1

It's more pleasing to me to stare at this...

TeX font

... than to stare at this...

LaTeX font

One time Knuth commented that he prefers fonts with a little randomization on their design (Knuth, D. E. (1979). Mathematical typography. Bulletin of the American Mathematical Society, 1(2), 337–373. See page 369.)

Are TeX fonts designed with a little randomization and LaTeX not? (Why would you guess I prefer TeX here? Anything that comes to mind?) Thank you!

  • 1
    Ideally, you'd want randomization applied to each character, i.e. not all e's to look the same. My guess is that that would take a fair bit of computing time. – JPi Feb 20 at 14:19
  • 4
    As an aside, it would be nice to see the same text typeset two different ways. – JPi Feb 20 at 14:24
  • Does tex.stackexchange.com/questions/161920/… answer your question? – JPi Feb 20 at 14:39
  • 1
    Possible duplicate of Randomized drawing of individual glyphs – JPi Feb 20 at 15:35
  • 7
    @JPi It is not a duplicate. That question is about how to achieve randomization. This question, although the OP has asked it badly by assuming an explanation, is about why the fonts look different. (And the answer is not randomization.) To the OP: The answer to your question as asked is "No, there is no randomization". But I think your real question is in the parentheses at the end: why do they look different? Well straightaway I can see that the rasterization is different. How were the two images generated? Did you use tex and then dvips or dvipdfmx for example? – ShreevatsaR Feb 20 at 16:06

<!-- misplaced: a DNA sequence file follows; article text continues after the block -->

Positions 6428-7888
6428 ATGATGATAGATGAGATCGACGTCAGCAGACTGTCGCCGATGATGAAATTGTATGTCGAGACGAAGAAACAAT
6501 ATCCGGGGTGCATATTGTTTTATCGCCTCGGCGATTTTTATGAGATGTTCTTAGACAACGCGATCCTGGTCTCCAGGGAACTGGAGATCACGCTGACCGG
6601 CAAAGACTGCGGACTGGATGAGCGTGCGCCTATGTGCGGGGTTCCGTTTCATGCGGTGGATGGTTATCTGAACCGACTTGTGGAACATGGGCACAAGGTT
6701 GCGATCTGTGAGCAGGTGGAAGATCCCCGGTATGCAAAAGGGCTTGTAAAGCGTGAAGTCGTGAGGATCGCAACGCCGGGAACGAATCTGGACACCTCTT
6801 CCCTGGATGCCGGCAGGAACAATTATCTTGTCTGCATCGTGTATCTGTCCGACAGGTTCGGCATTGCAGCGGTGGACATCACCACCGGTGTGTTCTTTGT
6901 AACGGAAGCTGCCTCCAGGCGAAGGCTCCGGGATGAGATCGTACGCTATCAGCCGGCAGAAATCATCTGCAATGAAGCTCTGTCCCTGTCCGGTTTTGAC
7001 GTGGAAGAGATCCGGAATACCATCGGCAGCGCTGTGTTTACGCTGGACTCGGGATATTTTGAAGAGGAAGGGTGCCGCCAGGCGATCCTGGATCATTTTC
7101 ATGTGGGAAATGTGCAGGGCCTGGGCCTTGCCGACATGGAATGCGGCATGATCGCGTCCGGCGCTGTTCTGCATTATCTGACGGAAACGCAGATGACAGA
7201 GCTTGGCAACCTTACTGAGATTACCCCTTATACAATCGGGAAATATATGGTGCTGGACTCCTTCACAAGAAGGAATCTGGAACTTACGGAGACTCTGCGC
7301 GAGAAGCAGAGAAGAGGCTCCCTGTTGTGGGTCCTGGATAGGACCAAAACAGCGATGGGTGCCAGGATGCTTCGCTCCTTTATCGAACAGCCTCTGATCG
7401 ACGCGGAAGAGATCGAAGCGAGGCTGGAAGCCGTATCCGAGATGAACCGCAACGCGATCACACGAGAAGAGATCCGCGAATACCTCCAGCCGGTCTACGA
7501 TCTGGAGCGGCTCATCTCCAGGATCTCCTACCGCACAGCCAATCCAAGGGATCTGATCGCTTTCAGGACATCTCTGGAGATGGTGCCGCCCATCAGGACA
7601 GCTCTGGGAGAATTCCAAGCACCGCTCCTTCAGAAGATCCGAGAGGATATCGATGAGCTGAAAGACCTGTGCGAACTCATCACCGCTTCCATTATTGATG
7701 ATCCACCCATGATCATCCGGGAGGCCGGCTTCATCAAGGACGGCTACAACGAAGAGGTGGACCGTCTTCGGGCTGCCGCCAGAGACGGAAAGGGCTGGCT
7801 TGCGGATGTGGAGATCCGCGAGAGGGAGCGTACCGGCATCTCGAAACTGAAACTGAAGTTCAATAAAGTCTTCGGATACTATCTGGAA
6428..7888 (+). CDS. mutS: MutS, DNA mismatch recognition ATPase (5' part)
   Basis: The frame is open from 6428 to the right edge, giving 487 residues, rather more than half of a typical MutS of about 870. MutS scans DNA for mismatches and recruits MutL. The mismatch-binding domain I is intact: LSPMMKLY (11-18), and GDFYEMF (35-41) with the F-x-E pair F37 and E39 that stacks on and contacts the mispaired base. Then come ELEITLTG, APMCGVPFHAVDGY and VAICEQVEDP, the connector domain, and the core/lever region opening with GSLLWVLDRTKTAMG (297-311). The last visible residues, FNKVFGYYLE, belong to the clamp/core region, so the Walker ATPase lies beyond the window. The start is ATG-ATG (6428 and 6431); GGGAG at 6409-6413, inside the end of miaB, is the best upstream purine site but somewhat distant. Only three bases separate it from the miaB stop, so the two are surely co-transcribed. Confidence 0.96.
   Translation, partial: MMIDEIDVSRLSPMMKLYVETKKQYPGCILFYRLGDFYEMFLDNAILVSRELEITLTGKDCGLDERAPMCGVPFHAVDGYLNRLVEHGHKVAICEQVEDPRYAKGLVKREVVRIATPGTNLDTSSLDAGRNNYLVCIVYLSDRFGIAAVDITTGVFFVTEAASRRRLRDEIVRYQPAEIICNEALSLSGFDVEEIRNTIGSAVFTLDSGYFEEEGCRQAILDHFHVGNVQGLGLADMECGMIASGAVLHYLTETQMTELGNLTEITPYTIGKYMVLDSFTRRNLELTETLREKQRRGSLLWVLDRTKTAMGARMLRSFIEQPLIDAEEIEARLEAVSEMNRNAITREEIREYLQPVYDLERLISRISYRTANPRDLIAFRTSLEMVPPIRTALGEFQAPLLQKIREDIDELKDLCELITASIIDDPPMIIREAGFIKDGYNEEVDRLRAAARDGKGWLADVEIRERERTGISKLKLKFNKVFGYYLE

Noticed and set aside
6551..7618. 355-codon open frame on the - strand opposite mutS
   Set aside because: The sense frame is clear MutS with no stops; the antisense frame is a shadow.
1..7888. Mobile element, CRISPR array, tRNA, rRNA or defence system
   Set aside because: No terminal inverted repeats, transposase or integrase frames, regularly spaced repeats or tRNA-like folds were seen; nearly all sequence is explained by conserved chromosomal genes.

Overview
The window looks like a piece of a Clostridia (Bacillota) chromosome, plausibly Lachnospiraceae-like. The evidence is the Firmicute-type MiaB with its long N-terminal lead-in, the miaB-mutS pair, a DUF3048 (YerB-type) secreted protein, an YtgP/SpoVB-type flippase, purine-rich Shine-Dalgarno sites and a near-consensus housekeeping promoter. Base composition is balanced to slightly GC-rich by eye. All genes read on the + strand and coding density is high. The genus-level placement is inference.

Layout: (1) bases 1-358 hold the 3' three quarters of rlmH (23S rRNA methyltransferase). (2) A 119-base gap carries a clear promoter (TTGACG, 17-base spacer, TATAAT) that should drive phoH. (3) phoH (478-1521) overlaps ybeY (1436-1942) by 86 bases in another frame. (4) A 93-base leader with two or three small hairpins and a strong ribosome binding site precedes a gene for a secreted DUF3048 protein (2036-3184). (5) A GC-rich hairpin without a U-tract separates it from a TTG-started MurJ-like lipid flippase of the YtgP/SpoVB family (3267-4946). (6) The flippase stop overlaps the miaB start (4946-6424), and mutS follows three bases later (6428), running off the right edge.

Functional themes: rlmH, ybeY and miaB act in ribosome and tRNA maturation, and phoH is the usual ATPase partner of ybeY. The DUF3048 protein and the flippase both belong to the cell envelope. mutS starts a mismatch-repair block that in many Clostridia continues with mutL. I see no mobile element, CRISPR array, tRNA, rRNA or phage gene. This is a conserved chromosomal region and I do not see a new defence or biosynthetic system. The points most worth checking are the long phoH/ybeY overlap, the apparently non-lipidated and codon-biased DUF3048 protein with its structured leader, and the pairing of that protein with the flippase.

Your Answer

By clicking “Post Your Answer”, you agree to our terms of service, privacy policy and cookie policy

Browse other questions tagged or ask your own question.